by Ian Harvey
July 30, 2019
Small-cap options trading has huge potential for the trader who is willing to take risk.
Small cap stocks are unlike any other stocks you've traded. They're closer to trading options than large cap stocks or ETFs.
Small-cap stocks can undergo wild-swings throughout the trading day – and 5% swings can be quite common – and predicting directional movement is near impossible at times.
Inconsistency is the only consistency!
Small-cap stocks are securities that are tied to companies whose market values often fall between $300 million and $2 billion. Small-cap stocks can be found trading on any exchange; although the majority of them are found on the Nasdaq or the OTCBB because of those exchanges' more lenient listing requirements.
Given their size, large-cap stocks are viewed by many investors as more stable and less risky, and often provide exposure to foreign markets as they sell numerous goods and services abroad.
Small-cap stocks, on the other hand, are perceived as less stable, more risky and more sensitive to the domestic economy, as they’ve yet to venture too far overseas. Consequently, their stock prices are a bit more volatile but can offer more potential reward.
Small cap stocks don't have a lot of shares in public hands that are available to trade on a day-to-day basis. So you can get wild swings in price, as there are not as many buyers and sellers at any given time. A low float can also be considered a low liquidity situation.
Less Analyst Coverage
The average large cap-established company will have dozens of Wall Street firms covering it. That leads to many opinions from those who have researched the company. They cover companies for two reasons. The first is in hopes of garnering future investment banking business. The second is to try and develop a following through good track records. Not having coverage can lead to significant gaps in news flow from sources outside the company, and that can lead to small cap blackouts. Rumors can move prices much more than facts.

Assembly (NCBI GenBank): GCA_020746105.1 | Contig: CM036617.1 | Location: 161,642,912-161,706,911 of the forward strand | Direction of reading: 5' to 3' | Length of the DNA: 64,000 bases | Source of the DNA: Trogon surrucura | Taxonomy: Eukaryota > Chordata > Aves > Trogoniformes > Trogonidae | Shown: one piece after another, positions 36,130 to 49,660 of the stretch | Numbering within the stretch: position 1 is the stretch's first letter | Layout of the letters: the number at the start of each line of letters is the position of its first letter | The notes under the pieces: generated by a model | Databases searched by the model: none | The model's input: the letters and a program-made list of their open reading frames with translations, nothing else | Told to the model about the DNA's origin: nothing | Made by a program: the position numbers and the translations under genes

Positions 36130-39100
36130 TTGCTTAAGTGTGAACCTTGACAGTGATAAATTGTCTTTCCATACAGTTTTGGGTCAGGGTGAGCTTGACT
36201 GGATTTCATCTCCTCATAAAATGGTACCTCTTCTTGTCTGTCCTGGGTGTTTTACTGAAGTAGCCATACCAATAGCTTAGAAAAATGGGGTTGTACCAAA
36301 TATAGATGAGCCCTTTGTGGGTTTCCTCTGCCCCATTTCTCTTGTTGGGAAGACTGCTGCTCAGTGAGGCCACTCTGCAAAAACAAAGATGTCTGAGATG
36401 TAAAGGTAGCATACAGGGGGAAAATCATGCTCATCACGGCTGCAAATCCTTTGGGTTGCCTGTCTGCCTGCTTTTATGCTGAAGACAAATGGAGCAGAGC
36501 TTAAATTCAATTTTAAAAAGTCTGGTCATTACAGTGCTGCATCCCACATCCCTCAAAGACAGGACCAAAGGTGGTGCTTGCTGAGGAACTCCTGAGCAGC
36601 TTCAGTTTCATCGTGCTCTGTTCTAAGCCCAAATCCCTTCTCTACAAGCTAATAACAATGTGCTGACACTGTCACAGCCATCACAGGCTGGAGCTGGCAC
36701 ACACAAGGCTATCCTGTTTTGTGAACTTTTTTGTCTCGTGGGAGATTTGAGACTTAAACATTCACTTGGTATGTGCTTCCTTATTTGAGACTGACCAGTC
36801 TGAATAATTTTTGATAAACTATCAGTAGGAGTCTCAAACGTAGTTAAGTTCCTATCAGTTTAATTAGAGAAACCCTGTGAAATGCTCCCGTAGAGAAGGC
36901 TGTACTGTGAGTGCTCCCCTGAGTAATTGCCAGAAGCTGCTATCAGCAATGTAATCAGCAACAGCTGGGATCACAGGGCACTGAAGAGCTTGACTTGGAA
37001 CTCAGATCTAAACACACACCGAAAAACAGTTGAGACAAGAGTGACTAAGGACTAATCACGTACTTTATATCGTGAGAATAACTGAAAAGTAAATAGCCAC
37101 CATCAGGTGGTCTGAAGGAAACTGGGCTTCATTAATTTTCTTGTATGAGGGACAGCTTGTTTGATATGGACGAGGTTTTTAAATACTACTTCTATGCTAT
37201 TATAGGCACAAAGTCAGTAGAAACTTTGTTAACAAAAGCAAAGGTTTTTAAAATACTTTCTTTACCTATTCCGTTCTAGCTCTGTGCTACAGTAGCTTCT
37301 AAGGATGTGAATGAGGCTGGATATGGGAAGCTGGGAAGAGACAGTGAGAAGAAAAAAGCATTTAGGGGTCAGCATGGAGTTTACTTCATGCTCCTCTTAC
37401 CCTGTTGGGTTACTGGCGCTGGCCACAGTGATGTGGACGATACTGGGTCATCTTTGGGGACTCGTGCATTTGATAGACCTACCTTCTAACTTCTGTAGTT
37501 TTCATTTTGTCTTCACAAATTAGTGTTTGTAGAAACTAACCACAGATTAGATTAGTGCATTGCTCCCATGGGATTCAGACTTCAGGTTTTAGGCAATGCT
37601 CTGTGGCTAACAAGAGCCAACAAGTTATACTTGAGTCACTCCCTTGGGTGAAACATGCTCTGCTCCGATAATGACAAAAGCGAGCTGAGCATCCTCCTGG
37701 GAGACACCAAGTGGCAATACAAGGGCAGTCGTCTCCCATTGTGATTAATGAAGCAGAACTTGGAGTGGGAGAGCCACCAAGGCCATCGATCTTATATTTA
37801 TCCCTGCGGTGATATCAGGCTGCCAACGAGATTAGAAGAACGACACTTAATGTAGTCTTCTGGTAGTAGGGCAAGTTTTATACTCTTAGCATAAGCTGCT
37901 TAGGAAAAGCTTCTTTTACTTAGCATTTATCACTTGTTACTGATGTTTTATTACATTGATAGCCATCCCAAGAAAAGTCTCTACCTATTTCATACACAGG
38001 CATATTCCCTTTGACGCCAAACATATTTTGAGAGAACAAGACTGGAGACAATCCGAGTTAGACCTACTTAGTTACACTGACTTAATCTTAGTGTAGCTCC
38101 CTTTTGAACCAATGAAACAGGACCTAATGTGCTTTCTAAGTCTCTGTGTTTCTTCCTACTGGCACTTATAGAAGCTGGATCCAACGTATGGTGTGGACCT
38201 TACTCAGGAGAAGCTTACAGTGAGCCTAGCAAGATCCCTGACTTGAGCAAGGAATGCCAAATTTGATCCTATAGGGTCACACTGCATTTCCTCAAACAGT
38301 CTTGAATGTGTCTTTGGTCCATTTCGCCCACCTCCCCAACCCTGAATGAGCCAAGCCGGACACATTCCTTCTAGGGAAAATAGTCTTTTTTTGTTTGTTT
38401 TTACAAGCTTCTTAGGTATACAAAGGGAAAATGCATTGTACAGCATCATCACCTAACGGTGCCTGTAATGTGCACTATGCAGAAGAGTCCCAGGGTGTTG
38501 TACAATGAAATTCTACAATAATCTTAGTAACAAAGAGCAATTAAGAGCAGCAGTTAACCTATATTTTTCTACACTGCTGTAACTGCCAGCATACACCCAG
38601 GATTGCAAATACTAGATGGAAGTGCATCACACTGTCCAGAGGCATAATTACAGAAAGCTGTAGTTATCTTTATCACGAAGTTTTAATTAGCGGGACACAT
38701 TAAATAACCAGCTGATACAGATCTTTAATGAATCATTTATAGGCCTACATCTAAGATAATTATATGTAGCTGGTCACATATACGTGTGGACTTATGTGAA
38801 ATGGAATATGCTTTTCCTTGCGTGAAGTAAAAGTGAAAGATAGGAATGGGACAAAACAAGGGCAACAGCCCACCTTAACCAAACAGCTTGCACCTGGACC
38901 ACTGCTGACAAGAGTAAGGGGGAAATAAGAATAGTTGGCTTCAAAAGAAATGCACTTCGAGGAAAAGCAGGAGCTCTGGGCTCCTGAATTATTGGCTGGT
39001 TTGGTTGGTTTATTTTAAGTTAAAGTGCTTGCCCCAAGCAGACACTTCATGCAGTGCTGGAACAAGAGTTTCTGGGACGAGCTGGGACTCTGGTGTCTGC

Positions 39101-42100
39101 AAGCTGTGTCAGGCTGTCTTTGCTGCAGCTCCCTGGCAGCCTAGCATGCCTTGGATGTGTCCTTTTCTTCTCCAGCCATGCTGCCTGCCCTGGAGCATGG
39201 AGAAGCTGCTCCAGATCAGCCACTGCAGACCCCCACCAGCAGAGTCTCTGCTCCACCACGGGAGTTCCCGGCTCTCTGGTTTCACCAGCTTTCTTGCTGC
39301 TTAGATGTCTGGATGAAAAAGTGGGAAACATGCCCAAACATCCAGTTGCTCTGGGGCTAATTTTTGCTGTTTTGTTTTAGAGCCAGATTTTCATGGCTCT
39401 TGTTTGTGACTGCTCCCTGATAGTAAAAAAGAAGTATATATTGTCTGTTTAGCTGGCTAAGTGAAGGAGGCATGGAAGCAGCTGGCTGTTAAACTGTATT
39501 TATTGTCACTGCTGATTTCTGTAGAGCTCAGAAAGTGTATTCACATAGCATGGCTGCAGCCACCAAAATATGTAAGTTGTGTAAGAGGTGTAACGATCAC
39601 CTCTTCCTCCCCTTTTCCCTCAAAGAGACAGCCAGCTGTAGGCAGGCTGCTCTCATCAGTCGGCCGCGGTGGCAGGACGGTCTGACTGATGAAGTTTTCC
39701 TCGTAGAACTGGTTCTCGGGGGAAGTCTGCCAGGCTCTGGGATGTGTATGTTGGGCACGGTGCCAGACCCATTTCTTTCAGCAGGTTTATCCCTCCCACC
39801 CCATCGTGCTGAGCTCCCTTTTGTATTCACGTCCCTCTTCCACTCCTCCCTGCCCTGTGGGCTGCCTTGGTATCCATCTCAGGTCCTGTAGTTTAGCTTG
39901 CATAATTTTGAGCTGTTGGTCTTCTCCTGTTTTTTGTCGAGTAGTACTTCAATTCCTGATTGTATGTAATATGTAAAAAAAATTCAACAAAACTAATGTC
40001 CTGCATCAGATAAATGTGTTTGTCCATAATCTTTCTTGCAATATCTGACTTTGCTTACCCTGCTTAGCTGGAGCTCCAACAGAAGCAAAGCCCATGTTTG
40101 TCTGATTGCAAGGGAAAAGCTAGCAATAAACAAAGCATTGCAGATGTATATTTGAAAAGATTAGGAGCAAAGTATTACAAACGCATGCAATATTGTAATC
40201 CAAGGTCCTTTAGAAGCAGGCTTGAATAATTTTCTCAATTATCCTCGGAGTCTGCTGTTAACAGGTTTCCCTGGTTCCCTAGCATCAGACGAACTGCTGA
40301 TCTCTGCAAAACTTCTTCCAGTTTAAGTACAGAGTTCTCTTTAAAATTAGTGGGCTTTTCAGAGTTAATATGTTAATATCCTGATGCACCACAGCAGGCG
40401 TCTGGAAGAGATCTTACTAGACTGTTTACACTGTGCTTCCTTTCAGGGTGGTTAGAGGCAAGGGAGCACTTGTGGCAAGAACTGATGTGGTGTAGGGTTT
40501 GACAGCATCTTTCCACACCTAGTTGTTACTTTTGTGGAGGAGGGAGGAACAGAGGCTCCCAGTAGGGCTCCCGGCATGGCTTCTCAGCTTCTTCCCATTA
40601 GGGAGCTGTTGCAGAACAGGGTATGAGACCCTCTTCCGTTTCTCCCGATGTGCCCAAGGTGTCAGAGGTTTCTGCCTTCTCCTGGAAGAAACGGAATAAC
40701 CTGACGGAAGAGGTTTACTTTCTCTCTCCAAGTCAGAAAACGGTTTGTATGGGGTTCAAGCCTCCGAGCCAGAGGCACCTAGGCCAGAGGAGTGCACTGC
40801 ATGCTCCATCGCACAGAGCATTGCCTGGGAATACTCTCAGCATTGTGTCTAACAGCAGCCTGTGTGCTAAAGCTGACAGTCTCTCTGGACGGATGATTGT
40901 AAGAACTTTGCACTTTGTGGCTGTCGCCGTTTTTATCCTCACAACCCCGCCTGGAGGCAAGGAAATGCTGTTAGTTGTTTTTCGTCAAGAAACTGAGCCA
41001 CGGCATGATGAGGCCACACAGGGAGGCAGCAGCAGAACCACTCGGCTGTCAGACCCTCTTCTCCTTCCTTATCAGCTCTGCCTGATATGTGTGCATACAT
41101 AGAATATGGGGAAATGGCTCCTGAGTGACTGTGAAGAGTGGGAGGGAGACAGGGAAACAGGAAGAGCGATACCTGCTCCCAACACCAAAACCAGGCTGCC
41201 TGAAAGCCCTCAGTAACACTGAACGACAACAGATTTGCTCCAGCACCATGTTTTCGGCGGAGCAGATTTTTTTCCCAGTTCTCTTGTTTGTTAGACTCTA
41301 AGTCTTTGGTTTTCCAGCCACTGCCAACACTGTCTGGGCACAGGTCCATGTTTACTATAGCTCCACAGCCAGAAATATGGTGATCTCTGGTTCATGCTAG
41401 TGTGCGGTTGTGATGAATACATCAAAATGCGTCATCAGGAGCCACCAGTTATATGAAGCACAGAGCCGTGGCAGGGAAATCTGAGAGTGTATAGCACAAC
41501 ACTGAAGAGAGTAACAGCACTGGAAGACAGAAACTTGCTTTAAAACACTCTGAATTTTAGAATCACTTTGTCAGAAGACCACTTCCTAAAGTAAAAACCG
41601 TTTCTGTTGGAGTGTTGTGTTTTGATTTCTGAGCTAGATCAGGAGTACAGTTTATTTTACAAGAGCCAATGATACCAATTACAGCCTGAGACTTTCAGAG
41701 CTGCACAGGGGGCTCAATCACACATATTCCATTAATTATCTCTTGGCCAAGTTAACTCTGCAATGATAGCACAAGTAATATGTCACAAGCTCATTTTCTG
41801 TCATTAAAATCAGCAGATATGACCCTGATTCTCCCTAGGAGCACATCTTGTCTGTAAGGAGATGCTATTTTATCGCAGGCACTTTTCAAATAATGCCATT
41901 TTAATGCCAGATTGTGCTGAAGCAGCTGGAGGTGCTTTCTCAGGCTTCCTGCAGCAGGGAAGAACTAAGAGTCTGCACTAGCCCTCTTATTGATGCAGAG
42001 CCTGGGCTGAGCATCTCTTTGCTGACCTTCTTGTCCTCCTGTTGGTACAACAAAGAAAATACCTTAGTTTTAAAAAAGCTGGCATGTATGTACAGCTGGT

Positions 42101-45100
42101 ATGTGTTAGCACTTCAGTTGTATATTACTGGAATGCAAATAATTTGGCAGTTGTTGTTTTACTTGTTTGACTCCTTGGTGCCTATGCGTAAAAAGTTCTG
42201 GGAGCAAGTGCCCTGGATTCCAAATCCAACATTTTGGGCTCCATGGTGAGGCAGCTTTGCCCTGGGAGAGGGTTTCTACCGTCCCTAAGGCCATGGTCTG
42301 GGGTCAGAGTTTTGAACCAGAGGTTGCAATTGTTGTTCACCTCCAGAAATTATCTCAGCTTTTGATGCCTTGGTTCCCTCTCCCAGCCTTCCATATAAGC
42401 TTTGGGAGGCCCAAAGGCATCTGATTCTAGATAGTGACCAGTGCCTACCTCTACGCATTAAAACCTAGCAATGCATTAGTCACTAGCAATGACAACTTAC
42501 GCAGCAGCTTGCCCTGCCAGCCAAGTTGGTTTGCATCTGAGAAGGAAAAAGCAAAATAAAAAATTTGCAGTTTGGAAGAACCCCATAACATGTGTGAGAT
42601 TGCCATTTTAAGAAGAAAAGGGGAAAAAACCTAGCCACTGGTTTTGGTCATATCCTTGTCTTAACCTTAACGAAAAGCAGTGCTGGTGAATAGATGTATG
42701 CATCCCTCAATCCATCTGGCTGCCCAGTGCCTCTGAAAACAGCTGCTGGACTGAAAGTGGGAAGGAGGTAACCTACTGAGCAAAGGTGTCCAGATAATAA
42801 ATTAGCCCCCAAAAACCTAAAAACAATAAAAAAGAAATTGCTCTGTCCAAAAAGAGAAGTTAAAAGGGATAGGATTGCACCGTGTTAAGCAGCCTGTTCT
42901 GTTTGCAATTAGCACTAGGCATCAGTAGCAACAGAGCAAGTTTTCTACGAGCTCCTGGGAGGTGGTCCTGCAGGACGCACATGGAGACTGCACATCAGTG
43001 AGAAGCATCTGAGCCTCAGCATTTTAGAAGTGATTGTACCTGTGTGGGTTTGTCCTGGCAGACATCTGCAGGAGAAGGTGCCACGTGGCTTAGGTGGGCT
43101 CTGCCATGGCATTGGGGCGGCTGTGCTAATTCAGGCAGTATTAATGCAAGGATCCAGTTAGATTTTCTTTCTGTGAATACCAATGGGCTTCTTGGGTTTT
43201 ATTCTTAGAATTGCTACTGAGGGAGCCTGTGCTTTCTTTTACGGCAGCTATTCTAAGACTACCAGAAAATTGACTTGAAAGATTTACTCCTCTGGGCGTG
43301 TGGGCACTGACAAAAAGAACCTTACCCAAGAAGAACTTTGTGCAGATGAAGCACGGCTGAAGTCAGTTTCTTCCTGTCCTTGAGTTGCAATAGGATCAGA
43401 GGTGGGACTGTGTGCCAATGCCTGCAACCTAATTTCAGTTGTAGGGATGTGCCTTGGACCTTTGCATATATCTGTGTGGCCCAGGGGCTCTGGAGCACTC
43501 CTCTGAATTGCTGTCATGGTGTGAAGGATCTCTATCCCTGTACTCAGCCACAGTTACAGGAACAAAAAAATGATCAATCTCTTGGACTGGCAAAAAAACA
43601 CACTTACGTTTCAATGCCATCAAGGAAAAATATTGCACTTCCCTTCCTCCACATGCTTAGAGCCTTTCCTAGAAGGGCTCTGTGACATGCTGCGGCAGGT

Lack of News Coverage
Small caps don't have a lot of money for big public relations or investor relations departments. That leads to a lack of news.
Not having much insight into a company can lead to wild trading in the shares, as investors tend to react and overreact to news that might be scarce or opinions that might be inaccurate from sources not affiliated with the company.
When there is legitimate news, the shares can move up or down by double-digit percentages in a single day. For small cap biotech stocks, this can be magnified even further on good or bad news about a promising drug or trial.
An options trader must consider the amount of volatility and lack of liquidity when using small-cap stocks.
Also, as small-cap stocks see more day-to-day volatility, their options tend to trade at higher implied volatility levels than those that are more seasoned stocks.
Many small-cap stocks are illiquid; and many low-volume stocks will not have options listed on them. And, when they do, the options aren’t the most actively traded.
This situation leads to wide bid-ask spreads, which makes it difficult to buy or sell when desired; therefore, limit orders are recommended.
Trading options on small-caps could be a good idea, especially if the trader has a “risk-on” attitude, and is pursuing higher returns.
However, small-caps are not for everyone. They are very volatile, and as a result, their trading often scares investors out of a position thanks to wild moves, especially moves lower in price that can happen on no news or company-specific events.
Trading small-cap options…..
Small caps have huge profit potential. Any good news can magnify upside moves - and the opposite is just as true. Being selective in what you buy is important. Look for catalysts like insider buying, potential deals with larger companies, clinical trial results and more. But remember, small caps don't trade like normal companies. Therein lies the risk... and the rewards!